Katy Perry | Prism

[title size=”1 to 6″ style=”options: default, sidebar”]Album Grade: B-[/title]

Katy Perry’s new album, Prism, is thematically very similar to Miley Cyrus’ latest, Bangerz. Both discuss recent breakups and the growth that comes from them. However, Katy Perry’s voice is much stronger and more mature. A full decade older than Cyrus, Perry expresses a view of relationships that is much more mature. Prism reflects a new era for Katy Perry, who is growing and learning through her artwork.

The album begins with the fist-pumping girl power anthem “Roar.” In this song, Perry declares her independence from anyone else’s influence. Immediately, this new, powerful Katy Perry captures the listener. Perry has never been tied to what others say about her music (she is, after all, the child of evangelical pastors singing about kissing girls).  However, “Roar” fully asserts Perry’s girl power, making it a great song to belt in the shower.

The next song on the album, “Legendary Lover” turns the listener’s attention away from Katy Perry as an independent woman and towards (presumably) her relationship with British comedian Russell Brand. The album reverts back to the beginning of a relationship. “Legendary Lover” makes use of the sitar and other vaguely Asian sounds. Lyrics include “Never knew I could see something so clearly through my third eye,” and “Your Cleopatra, your blushing Juliet.” Perry is smitten, if not with her lover, than with allusions to classical mythology and literature.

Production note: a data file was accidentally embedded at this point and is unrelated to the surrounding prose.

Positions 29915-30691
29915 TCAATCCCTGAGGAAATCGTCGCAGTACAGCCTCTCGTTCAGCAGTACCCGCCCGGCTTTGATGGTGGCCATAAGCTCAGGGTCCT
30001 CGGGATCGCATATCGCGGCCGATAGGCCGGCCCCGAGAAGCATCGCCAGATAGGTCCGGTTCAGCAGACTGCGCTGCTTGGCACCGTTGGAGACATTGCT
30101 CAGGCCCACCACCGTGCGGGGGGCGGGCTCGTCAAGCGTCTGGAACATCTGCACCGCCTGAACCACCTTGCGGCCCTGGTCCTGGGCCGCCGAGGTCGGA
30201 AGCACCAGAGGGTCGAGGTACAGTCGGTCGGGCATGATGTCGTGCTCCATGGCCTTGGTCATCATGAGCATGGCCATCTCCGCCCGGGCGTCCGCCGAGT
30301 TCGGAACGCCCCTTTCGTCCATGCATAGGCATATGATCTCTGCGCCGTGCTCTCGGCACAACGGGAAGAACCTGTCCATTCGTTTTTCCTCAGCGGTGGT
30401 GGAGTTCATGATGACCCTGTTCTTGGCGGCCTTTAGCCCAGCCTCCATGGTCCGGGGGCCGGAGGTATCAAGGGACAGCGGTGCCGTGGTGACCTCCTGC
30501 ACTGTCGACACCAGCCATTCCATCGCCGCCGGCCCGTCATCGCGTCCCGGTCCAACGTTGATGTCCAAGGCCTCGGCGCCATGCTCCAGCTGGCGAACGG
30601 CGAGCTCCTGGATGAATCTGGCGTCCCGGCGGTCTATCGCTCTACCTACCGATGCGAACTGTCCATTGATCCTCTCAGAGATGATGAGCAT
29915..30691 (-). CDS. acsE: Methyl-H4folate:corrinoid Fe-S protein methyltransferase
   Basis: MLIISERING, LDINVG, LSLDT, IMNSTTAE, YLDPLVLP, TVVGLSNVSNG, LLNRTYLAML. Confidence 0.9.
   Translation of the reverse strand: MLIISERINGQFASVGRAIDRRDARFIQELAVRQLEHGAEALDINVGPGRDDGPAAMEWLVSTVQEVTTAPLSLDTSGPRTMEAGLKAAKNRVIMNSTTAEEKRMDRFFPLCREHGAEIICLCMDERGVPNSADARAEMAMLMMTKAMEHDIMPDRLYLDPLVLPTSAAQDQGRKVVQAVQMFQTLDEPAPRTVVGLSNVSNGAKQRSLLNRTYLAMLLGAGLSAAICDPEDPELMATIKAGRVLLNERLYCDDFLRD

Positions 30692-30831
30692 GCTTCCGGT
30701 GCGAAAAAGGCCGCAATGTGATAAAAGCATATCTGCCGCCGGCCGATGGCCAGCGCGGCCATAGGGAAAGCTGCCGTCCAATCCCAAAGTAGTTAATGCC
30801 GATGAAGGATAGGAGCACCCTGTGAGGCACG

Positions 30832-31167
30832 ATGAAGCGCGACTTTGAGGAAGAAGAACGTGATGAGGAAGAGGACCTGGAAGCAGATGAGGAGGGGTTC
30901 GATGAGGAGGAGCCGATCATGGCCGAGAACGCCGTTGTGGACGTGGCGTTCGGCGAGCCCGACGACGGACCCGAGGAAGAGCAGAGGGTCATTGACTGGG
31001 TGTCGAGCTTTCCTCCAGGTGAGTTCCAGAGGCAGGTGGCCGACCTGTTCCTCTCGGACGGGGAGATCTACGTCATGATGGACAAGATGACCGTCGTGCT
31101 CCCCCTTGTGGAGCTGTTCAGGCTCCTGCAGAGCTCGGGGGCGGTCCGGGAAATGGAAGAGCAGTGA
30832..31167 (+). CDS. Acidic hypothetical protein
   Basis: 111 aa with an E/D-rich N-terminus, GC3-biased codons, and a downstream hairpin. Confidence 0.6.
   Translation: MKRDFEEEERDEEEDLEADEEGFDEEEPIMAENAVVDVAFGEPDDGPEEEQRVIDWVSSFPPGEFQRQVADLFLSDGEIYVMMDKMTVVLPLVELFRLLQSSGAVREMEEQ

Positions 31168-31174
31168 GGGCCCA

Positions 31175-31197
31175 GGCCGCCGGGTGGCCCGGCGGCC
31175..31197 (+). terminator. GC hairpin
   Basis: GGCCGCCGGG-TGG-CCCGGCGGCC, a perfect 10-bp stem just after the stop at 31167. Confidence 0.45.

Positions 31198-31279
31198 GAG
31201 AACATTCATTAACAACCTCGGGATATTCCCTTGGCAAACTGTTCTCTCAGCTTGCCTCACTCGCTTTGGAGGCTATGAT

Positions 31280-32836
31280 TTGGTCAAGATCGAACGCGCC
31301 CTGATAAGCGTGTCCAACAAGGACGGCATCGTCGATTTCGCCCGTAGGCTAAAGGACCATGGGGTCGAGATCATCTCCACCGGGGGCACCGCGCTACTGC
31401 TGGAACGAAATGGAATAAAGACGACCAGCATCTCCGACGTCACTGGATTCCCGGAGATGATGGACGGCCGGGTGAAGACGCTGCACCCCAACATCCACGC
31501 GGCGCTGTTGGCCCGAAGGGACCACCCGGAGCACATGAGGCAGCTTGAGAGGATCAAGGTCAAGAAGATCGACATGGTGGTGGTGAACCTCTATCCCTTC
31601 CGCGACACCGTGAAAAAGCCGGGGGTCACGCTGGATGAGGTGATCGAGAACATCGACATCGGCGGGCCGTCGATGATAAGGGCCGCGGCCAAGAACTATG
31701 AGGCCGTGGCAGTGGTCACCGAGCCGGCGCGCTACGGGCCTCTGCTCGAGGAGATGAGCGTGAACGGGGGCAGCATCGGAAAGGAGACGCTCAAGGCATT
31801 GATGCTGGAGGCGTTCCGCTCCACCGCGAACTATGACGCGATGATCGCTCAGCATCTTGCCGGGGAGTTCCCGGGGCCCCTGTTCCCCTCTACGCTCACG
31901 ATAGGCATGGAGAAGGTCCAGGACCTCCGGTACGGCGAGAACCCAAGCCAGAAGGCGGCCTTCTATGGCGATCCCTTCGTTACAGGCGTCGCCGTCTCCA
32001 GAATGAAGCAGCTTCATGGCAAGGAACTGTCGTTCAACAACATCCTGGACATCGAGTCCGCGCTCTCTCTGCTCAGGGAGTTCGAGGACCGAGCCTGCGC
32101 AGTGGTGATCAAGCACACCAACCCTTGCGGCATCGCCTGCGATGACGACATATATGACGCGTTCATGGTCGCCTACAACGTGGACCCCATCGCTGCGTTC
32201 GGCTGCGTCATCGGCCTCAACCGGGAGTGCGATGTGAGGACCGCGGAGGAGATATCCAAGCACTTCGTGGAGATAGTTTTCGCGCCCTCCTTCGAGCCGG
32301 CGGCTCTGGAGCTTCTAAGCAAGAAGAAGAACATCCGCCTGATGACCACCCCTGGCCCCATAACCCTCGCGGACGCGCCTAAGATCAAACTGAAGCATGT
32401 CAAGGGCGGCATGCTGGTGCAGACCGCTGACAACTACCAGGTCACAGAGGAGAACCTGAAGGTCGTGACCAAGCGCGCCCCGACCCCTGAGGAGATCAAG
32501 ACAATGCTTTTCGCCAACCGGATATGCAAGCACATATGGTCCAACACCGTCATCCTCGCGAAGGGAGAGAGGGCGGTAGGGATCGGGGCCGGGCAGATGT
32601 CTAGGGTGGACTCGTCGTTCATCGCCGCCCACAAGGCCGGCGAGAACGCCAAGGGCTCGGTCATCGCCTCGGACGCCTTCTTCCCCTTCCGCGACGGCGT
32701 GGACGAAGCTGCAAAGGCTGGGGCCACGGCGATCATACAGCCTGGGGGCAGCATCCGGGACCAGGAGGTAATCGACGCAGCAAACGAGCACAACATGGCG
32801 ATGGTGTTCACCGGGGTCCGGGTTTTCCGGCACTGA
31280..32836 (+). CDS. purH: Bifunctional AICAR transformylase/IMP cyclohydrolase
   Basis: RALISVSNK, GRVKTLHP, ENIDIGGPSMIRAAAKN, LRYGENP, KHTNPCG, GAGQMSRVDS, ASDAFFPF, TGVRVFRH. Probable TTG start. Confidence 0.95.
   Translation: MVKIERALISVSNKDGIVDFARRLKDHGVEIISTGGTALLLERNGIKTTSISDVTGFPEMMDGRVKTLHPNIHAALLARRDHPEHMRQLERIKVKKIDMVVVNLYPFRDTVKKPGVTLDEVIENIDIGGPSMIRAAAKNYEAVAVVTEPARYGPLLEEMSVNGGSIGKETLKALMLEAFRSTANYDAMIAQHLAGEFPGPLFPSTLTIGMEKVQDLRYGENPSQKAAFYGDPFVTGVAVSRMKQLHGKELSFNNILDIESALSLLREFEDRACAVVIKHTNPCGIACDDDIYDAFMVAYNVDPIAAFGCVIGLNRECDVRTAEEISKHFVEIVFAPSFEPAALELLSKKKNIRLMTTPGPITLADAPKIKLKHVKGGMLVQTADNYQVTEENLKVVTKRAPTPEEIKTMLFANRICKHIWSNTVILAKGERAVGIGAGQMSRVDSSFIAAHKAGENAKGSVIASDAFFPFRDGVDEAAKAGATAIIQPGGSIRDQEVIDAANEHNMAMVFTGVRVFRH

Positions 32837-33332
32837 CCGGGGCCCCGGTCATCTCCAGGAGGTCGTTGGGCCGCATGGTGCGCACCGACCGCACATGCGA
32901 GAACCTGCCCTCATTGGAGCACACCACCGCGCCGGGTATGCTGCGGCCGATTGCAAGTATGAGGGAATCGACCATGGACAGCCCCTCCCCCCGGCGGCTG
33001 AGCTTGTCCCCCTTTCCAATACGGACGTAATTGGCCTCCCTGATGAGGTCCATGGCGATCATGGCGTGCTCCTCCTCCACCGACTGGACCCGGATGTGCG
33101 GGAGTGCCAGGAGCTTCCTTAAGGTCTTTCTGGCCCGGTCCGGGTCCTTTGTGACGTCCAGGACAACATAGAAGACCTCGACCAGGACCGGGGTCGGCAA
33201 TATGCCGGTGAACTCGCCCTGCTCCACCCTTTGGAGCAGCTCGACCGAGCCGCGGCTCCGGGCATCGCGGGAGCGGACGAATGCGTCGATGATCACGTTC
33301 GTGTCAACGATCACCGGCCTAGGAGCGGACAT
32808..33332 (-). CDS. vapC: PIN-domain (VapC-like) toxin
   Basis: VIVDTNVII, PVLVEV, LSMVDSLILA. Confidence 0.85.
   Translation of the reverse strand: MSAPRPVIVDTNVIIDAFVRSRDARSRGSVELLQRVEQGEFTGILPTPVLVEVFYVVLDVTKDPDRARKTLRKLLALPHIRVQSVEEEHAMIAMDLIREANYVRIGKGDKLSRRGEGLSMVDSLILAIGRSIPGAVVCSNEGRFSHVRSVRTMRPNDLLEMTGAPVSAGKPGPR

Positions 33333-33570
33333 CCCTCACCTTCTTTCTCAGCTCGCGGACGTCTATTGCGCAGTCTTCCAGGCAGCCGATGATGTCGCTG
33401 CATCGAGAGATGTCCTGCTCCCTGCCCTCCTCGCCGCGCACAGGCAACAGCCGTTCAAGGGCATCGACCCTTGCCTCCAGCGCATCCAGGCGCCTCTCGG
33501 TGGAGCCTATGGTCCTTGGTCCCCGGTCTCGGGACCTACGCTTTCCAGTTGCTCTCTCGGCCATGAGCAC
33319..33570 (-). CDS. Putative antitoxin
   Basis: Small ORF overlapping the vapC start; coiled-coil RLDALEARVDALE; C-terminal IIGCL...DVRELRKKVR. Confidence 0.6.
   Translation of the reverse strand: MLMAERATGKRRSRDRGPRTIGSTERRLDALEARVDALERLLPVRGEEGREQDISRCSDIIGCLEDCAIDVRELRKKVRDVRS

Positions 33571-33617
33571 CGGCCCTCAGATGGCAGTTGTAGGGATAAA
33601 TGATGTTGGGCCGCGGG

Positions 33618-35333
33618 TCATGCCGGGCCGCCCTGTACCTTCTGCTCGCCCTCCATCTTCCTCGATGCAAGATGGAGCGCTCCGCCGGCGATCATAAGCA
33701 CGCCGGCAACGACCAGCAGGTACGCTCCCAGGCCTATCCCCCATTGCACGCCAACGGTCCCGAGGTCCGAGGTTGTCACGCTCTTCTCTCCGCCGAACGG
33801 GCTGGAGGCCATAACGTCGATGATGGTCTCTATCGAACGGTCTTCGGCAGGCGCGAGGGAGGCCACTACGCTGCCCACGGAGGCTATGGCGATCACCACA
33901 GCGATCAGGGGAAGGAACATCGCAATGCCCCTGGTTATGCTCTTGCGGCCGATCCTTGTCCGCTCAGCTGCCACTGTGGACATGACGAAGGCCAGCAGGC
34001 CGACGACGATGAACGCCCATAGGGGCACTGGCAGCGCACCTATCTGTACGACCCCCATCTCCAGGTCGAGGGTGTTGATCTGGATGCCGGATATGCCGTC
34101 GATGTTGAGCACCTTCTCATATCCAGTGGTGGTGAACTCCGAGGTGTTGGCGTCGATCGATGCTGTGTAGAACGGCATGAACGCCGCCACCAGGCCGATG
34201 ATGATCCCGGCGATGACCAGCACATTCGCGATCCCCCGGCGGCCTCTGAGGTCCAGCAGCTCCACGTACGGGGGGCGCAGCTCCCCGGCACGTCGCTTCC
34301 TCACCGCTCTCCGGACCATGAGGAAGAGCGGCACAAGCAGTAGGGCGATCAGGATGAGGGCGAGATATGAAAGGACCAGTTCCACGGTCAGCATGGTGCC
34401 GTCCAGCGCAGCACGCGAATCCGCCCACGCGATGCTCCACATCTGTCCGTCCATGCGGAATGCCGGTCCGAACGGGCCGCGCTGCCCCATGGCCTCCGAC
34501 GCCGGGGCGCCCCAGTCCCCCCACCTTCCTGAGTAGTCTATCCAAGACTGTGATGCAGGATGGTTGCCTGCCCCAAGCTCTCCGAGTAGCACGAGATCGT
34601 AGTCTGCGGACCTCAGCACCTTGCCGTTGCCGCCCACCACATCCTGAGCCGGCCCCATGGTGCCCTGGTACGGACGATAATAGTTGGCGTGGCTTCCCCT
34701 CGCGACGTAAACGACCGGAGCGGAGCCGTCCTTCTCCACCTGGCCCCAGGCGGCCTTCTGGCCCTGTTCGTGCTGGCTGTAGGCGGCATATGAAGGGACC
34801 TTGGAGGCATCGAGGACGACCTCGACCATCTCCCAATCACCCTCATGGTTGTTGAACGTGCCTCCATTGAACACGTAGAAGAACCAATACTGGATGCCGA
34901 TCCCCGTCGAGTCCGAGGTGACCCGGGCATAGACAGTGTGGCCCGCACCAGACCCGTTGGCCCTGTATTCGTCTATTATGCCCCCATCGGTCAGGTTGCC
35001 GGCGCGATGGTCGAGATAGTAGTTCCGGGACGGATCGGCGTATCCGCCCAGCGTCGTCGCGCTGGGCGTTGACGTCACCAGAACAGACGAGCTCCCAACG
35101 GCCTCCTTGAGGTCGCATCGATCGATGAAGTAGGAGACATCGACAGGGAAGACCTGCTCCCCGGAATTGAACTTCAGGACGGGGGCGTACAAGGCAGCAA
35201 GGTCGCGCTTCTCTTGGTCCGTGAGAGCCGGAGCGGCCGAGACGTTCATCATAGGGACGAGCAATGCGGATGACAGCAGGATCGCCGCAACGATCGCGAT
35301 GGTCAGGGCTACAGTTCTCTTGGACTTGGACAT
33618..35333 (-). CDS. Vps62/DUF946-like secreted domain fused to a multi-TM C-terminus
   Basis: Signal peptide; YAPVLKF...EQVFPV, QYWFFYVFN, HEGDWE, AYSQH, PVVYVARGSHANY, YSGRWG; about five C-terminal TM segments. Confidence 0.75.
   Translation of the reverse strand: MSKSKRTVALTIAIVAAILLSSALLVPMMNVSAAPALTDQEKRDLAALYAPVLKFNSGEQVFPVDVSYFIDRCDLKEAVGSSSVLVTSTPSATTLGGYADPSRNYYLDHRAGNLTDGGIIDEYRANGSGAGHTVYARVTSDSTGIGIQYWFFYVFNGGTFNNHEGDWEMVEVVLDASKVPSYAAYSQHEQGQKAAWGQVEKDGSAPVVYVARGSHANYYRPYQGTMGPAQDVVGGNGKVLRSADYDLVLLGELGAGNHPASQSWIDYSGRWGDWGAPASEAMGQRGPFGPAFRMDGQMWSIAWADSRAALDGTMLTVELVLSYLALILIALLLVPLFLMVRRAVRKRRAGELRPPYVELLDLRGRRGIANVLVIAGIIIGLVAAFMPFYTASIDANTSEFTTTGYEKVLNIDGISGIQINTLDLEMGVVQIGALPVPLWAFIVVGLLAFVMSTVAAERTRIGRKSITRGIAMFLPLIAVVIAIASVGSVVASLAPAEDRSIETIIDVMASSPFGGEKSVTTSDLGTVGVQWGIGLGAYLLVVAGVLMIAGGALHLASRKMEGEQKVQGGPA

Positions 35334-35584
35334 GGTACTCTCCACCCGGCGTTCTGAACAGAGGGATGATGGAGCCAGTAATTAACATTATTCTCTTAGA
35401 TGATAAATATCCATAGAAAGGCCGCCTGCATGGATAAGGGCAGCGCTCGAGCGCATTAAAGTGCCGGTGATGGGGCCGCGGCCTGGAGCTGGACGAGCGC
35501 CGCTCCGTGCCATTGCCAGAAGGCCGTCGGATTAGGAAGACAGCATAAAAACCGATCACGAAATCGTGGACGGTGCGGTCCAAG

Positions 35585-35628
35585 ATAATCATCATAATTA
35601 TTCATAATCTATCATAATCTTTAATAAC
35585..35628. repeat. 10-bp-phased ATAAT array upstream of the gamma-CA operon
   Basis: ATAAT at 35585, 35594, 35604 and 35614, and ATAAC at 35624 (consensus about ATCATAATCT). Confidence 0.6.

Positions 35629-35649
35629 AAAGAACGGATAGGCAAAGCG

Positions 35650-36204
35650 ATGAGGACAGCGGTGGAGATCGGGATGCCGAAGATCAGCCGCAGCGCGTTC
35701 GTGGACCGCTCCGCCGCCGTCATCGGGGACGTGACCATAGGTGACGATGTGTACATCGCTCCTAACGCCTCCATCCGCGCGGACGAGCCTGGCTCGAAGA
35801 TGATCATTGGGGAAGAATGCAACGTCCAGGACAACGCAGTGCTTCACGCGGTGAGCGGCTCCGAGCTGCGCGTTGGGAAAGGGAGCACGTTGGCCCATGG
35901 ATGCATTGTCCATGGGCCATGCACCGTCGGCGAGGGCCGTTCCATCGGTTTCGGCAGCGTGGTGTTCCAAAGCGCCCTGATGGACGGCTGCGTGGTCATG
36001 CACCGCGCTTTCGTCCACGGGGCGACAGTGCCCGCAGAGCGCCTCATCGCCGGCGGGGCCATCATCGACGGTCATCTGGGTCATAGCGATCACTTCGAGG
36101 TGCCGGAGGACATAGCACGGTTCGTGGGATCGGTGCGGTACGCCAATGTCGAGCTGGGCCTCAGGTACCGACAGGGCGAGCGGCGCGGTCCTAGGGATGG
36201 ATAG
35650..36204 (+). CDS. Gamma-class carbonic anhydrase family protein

The next few tracks resemble Katy Perry’s usual bubbly sound more closely. In “Birthday,” she sings about wanting to make a special someone’s birthday super great(“So let me get you in your birthday suit, it’s time to bring out the big balloons!”). In “Dark Horse” (which features Juicy J.), Katy warns him about the danger of getting involved with an independent woman like herself.

The album takes a darker turn with “Ghost.” Katy mourns her relationship. She begs him to “Love Me.” It also becomes more spiritual. This is evidence of Perry dealing with the end of her relationship as a mature person. Instead of partying the pain away as Miley Cyrus seems to be doing in Bangerz, Katy Perry sings her pain. She realizes that breakup could be beneficial. In “Love Me,” she sings “I lost myself in fear of losing you.” In Prism, Perry has found a more mature version of herself, and it is most definitely for the best.